Business Lessons from Sir Alex Ferguson

I write this with some trepidation. I’m going to talk about Manchester United (all Leeds supporting Board members resign…) In particular Sir Alex Ferguson (Liverpool supporters head for the door) and what we can learn from him (last one left turns out the light…)

In 2011 and 2012 Ferguson gave a series of interviews to Harvard academics, in which he discussed his management philosophy: there’s an article from the Guardian about it here.

I think Ferguson makes some really interesting points, and several of them translate directly to business. Whatever your feelings about Ferguson as a football manager, one thing is indisputable: he’s a winner, and he’d have been a success in whatever walk of life he chose when he stopped playing.

There are two specific points I’d like to pick out from the Guardian article. First of all, here’s Ferguson talking about a player who’s been sent off a few times. He will do something if he gets the chance – even in training. Can I take it out of him? No. Would I want to take it out of him? No. If you take the aggression out of him he is not himself. So you have to accept that there is a certain flaw that is counterbalanced by all the great things he can do.

You don’t have to be a Stretford end regular to work out who he’s talking about. I’ll just have my £1 on Paul Scholes.

The business point is that most companies – even small ones – have someone who doesn’t quite conform; who’s a bit of a maverick and who frequently does things that might irritate others in the office. The flip side of the coin is that they can also do work that no-one else is capable of doing. And that’s the work that can make all the difference with a client.

If you’ve got someone like that in your business then they may well cause the occasional problem. They may have the irksome habit of asking “why not?” But my advice is simple: don’t try and make them conform. As business becomes more and more competitive, you don’t need average – you need outstanding. As Ferguson says, accept that those things they might not do perfectly are counterbalanced by the things they do far better than anyone else.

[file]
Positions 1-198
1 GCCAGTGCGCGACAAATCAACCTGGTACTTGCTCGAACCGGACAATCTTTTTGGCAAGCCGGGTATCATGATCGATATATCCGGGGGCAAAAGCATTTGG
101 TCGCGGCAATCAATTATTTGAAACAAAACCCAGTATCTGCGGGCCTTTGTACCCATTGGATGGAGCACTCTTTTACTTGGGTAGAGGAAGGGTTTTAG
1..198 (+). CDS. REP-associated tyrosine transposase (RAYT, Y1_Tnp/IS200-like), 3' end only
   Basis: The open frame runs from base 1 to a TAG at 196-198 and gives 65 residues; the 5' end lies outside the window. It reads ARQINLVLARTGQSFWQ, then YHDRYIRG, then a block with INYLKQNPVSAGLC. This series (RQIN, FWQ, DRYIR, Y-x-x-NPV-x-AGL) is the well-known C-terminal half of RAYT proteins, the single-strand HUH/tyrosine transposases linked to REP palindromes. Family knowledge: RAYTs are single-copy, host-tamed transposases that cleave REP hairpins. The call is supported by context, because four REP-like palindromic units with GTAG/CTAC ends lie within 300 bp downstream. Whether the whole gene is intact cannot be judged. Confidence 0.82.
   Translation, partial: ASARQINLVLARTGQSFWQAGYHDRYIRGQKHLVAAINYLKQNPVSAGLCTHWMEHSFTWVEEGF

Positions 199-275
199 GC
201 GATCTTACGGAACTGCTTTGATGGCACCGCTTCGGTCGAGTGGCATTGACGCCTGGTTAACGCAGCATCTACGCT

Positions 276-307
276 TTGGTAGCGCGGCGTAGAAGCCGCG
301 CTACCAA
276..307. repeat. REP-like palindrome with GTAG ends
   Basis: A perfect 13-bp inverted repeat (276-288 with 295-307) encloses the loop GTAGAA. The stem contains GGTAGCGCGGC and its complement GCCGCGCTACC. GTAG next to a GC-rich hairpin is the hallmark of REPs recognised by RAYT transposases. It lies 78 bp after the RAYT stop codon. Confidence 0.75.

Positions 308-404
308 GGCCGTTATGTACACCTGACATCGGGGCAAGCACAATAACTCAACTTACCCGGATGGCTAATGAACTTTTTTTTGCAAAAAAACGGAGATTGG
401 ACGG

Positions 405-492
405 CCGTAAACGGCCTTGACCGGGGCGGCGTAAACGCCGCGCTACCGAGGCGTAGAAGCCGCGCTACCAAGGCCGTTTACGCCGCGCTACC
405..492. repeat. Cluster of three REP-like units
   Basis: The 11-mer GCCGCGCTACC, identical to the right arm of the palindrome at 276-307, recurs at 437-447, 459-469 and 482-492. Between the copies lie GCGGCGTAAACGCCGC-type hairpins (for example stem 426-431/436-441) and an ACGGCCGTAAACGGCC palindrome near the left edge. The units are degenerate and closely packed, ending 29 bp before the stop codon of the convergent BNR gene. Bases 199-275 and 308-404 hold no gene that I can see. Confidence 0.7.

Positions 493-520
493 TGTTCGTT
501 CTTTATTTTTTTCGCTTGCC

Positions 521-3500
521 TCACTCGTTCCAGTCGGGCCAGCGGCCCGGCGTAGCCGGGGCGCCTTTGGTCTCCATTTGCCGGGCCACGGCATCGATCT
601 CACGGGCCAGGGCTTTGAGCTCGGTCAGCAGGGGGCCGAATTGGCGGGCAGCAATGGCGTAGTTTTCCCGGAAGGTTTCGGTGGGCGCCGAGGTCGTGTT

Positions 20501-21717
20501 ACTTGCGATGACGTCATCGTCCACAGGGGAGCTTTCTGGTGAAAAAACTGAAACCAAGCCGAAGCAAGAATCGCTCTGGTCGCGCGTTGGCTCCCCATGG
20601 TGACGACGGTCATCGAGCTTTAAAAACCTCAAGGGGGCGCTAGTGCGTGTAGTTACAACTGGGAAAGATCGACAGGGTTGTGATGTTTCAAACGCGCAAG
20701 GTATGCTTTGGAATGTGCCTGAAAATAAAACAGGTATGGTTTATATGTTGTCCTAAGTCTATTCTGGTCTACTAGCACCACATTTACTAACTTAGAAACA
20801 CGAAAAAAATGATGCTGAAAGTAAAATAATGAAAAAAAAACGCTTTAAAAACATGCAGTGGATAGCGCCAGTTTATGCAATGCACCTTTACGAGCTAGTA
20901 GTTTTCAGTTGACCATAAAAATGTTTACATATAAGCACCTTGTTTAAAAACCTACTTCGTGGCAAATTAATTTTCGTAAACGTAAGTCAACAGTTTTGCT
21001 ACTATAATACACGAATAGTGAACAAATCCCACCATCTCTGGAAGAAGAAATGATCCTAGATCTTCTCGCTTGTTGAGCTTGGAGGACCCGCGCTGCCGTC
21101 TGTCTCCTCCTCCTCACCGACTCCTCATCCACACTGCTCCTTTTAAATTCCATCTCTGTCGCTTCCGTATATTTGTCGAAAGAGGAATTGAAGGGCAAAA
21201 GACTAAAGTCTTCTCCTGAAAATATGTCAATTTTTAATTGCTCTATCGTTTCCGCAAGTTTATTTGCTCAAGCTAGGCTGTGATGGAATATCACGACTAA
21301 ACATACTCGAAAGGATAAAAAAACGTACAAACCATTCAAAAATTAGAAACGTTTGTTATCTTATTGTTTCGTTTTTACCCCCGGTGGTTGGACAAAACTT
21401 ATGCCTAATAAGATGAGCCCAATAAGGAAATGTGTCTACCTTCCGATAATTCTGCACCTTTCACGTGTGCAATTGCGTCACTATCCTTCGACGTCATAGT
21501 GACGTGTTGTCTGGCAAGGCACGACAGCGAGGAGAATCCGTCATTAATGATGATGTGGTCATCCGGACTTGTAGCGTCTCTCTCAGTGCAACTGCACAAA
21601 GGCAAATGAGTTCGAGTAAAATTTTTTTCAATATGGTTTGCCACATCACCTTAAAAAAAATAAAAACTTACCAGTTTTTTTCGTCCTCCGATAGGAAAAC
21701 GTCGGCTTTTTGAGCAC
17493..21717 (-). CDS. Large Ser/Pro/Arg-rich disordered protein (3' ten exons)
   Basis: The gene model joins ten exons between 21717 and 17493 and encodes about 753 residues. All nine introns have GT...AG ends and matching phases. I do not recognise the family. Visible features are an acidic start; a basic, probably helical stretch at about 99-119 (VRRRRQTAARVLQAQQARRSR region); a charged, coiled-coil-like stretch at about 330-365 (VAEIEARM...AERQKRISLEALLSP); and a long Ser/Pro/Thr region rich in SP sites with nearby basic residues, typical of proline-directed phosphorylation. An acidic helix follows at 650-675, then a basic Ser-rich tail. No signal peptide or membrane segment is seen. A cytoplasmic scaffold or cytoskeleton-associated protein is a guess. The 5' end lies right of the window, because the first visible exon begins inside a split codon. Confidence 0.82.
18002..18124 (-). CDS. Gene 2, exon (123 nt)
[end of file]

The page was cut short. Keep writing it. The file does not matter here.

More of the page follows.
One word of warning though: if you’ve got a ‘Paul Scholes’ in your office, make sure everyone understands and appreciates why you sometimes cut him a little slack. You don’t want those people who might not be uniquely talented deciding that they’re going to experiment with maverick behaviour!

Ferguson went on to talk about dealing with some of the biggest talents in the game. He made a very simple, but hugely important point. And I tell them that hard work is a talent too.

I remember the first job I had in sales. There was another salesman in the team: his name was Ted and he produced stunning figures. Yet he wasn’t particularly intelligent, his clothes were roughly twenty years out of date and, bluntly, he smelt. But he worked ferociously hard. At the time I was young and naïve and a little bit full of myself (bright boy, sharp suit, after-shave) and I assumed that my figures would soon sail past Ted’s. They never did – and at the time I struggled to work out why.

It was only later that I realised that Ted was supremely talented in one area – hard work – and that compensated for everything else. I came to admire him as well: Ted had worked out a system that worked for him. If grinding away and working the numbers was what it took, that was what he was going to do.